Germany’s Leopard, the powerful tank sought by Kyiv to push forward against Moscow, could have a “significant” impact in the conflict.
But Ukrainian troops would need to be quickly trained up to use the sometimes complex equipment, and it would also need to be maintained.
While European allies have sent Ukraine hundreds of modernised Soviet tanks since Russia’s invasion, Kyiv has pleaded for the more advanced Western armaments to bolster its fightback against Moscow.
The German-made Leopard 2 is seen as one of the best-performing models worldwide and is widely used across Europe, meaning spare parts and ammunition could be easily obtained.
First produced in the late 1970s to replace the American M48 Patton and later the later Leopard 1, the Leopard 2 is renowned for its firepower, mobility and sturdy armour.
As German daily Frankfurter Allgemeine Zeitung put it, the Leopard 2 is “sort of like the (Volkswagen) Golf of the German tank industry: an all-rounder with world recognition”.
About 3,500 of the 60-ton battle tanks, developed by German weapons manufacturer Krauss-Maffei Wegmann (KMW), have been produced.
They are armed with a 120 mm smoothbore cannon, can engage the enemy while on the move and can travel at speeds of up 70 kilometres (44 miles) per hour, with a range of 450 km.
The tanks provide “all-round protection” for troops from threats such as mines, anti-tank fire and IEDs, according to the manufacturer.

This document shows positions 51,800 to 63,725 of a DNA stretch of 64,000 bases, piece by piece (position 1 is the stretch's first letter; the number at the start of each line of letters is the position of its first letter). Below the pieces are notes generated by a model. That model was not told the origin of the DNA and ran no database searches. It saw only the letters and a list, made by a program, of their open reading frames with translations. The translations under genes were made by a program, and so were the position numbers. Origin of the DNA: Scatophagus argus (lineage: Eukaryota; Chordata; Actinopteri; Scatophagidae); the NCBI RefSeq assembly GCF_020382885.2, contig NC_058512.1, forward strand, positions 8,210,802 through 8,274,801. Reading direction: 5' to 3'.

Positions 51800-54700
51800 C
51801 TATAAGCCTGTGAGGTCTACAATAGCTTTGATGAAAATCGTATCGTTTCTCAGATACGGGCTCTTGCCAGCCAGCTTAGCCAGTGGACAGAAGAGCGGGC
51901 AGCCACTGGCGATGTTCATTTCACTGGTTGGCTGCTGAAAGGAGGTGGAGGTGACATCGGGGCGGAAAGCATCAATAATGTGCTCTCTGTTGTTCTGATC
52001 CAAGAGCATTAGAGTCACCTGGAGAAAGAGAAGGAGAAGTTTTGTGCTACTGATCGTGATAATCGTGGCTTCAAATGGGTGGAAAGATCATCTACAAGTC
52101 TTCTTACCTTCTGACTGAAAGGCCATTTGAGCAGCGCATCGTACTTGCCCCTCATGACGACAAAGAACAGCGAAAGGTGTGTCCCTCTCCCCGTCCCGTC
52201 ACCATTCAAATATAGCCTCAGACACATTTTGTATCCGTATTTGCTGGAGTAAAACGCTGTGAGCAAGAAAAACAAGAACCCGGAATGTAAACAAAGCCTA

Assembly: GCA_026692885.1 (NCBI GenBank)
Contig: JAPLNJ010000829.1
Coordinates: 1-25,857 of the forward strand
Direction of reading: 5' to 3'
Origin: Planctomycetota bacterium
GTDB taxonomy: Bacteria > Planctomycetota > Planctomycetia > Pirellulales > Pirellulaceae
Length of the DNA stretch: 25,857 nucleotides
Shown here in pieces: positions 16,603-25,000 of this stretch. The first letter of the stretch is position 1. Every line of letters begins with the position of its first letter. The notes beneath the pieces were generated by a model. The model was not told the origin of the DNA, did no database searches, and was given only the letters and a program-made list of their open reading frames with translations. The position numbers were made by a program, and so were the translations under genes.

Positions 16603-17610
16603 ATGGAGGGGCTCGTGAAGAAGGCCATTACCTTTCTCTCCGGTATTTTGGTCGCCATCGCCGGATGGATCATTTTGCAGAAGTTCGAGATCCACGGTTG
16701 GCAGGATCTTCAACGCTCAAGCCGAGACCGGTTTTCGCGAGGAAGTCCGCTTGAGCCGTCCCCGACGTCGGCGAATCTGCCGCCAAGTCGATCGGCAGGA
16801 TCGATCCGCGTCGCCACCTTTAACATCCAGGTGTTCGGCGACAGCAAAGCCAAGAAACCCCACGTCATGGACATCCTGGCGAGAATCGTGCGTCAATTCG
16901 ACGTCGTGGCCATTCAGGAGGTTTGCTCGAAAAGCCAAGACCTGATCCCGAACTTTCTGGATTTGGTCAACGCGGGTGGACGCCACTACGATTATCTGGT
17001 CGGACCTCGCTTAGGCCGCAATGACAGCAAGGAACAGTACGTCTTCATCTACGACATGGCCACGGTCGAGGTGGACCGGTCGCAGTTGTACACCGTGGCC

They are also equipped with technology that allows their four-member crews to locate and target enemies at long range.
The last four models produced are still in use, from the 2A4 to the 2A7.
Germany has been reluctant to provide the tanks. And while some countries that have bought the tanks from Germany are willing to send them to Kyiv, they need German approval for the transfer.
Poland has said it is willing to send 14 Leopard 2 tanks to Kyiv as part of an international coalition, while Finland has said it is not opposed to shipments.
According to experts, the best approach would be for all countries willing to contribute to send 2A4 tanks.
“The same model is very important for training and logistical reasons,” General Bruno Kasdorf, a former German army inspector, told media group RND.
It is not clear how quickly they would arrive, however.
German weapons manufacturer Rheinmetall, which supplies the Leopard 2’s cannon and electronics and has dozens of older models, has warned it would not able to deliver its tanks to Ukraine until 2024 because of the need to refurbish and repair them.
Officials also warn that once the tanks arrive, Ukrainian troops would need to be rapidly trained on how to use the equipment, which is much more complex than the Soviet-era tanks they are used to.
That would be while also trying to get up to speed on other new gear set to arrive in Ukraine, including recently pledged French AMX-10 RC light tanks, German Marder infantry vehicles, and Bradley fighting vehicles from the United States.
Experts are nevertheless convinced the Leopards can make a difference.
If Kyiv receives about 100 of them, the effect would be “significant”, according to the Britain-based International Institute for Strategic Studies (IISS).
Equipped with the Leopard 2, “an army can break through enemy lines and put an end to a long period of trench warfare,” Rheinmetall CEO Armin Papperger told Germany’s Bild newspaper.
“With the Leopard, soldiers can advance dozens of kilometres at a time.”
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